If an airline is only offering a voucher but you are entitled to a refund, do not select the voucher. It will be significantly more difficult, if not impossible, to switch this from a voucher to a refund at a later date.
Contact the airline
Where there is no option to choose a refund online, research the options to contact the airline without phoning them. For example, Virgin Atlantic has a very efficient and easy-to-use WhatsApp option (0344 874 7747), which allowed me to cancel a booking without the need to call the phone centre.
See if there’s an in-app chat function. Try reaching out to the airline on social media to explain your flight was cancelled and you want to know how to obtain a refund without calling. While it’s generally quicker to contact an airline on social media, the sophistication and responsiveness of the social media team will differ greatly from airline to airline.
If other contact methods fail, your best bet is to call the airline and speak to a real person. Expect very long wait times if doing so, as thousands of other passengers are trying to change their travel plans. Note that you have up to 12 months after the date of the cancellation to obtain a refund, so consider when it is most efficient to contact the airline given the long wait times.
Be clear about the nature of your request
When you contact the airline, be very clear that the airline cancelled your flight, and not that you want to cancel the booking. If the airline does not understand your situation, they may give you the wrong advice, send you to the wrong person and you may not receive your refund.
If you do speak to a real person and they still recommend you accept a voucher, stand your ground and insist you are legally entitled to a refund. Ask to speak with a manager if the airline does not agree and point out their legal obligation as per the U.K. Civil Aviation Authority.
Consider calling your credit card issuer
Assuming you paid by credit card and the purchase was more than £100, you could also consider applying for a refund with the credit card issuer for not receiving the goods and services you paid for under your Consumer Credit Act s75 rights. If you paid for the flights with a debit card you can contact your bank about the option for a chargeback. You must claim a chargeback within 120 days of the purchase to be eligible, while there is no time limit for s75 refunds.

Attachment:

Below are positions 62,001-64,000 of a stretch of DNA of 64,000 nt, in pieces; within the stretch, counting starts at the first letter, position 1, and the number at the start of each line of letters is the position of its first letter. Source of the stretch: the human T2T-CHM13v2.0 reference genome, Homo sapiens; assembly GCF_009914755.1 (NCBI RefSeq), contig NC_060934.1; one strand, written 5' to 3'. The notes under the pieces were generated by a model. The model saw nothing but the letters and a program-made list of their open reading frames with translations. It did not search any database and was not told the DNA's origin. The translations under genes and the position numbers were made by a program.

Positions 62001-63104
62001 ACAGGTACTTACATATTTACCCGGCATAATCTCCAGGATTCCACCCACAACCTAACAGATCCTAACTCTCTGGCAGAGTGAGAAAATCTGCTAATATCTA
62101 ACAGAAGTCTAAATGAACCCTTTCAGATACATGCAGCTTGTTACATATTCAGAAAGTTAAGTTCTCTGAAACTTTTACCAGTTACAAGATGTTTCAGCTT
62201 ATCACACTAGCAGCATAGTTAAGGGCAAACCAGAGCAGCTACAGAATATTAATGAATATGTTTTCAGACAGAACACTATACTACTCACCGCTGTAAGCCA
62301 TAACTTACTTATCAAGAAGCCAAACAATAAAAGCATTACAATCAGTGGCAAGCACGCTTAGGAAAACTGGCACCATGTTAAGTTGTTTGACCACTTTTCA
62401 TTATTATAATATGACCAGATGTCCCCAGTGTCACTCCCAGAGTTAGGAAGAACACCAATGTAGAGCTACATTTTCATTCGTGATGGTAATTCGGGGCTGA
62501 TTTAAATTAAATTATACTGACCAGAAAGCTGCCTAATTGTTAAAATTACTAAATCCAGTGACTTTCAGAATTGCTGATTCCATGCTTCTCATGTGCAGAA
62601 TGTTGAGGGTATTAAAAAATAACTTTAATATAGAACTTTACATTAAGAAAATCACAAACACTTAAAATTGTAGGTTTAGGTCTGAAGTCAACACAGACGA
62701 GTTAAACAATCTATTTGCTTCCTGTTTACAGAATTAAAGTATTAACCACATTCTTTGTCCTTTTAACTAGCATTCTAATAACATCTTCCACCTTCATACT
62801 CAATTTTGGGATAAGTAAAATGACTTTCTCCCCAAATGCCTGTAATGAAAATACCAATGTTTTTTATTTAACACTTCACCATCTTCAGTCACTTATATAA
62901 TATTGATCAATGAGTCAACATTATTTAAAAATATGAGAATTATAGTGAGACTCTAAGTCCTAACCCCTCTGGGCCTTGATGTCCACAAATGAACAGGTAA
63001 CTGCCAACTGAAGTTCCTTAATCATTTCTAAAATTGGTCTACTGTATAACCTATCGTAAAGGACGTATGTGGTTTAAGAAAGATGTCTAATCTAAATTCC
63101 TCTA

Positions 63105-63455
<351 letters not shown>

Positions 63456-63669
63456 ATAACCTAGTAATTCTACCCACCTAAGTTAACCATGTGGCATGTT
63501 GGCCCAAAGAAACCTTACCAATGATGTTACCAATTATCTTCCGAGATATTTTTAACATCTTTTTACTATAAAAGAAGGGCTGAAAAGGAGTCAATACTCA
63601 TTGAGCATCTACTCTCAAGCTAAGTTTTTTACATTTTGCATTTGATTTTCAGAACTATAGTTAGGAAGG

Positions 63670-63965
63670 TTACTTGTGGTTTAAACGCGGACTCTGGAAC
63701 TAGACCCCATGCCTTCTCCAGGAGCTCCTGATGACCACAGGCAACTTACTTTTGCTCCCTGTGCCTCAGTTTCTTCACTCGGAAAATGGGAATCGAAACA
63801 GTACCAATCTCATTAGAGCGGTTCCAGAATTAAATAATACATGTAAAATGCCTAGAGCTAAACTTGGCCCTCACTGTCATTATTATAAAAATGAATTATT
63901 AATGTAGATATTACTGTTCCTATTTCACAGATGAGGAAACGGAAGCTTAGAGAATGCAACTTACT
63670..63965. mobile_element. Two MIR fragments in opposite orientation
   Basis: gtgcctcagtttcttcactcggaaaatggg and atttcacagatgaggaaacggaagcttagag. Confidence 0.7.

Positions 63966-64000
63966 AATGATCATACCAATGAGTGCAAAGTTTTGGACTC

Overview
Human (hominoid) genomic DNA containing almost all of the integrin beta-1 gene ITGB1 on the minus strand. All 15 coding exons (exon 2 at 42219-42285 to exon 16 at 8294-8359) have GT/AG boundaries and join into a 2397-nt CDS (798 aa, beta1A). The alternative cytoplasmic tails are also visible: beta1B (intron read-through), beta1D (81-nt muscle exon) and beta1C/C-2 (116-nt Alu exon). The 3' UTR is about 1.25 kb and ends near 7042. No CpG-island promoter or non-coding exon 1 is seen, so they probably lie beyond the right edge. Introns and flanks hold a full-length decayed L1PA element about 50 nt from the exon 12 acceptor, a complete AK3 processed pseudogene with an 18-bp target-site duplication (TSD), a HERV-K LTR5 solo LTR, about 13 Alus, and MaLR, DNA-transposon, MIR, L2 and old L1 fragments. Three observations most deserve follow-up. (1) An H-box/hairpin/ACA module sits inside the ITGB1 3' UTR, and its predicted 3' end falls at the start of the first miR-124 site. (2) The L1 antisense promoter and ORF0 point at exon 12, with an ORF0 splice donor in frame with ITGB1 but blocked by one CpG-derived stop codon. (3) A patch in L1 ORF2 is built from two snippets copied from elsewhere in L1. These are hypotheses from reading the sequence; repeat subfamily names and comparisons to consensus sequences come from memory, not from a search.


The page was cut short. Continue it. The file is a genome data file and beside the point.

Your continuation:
Note for either of these options it may actually take longer to obtain a refund this way than through the airline directly.
Contact the CAA
In the event that the airline still does not agree to issue you a refund and you have exhausted the steps above, you can contact the Civil Aviation Authority to lodge a formal complaint. Note that the agency will likely be overwhelmed with complaints and may not be able to assist you in a timely manner.
This is a frustrating and unfortunate situation for both passengers and airlines. Passengers understandably want to receive the money back for travel that is no longer occurring, as people tighten their belts amid unprecedented job losses and a grim economic outlook.
Airlines are also desperately trying to stay afloat, and hordes of passengers abruptly pulling vast amounts of money out of its cashflow could mean the airline may not survive. At the end of the day, if you know what you’re entitled to, you should be able to access the refund to which you are eligible.
Featured photo by Mimadeo / Getty Images.
Welcome to The Points Guy!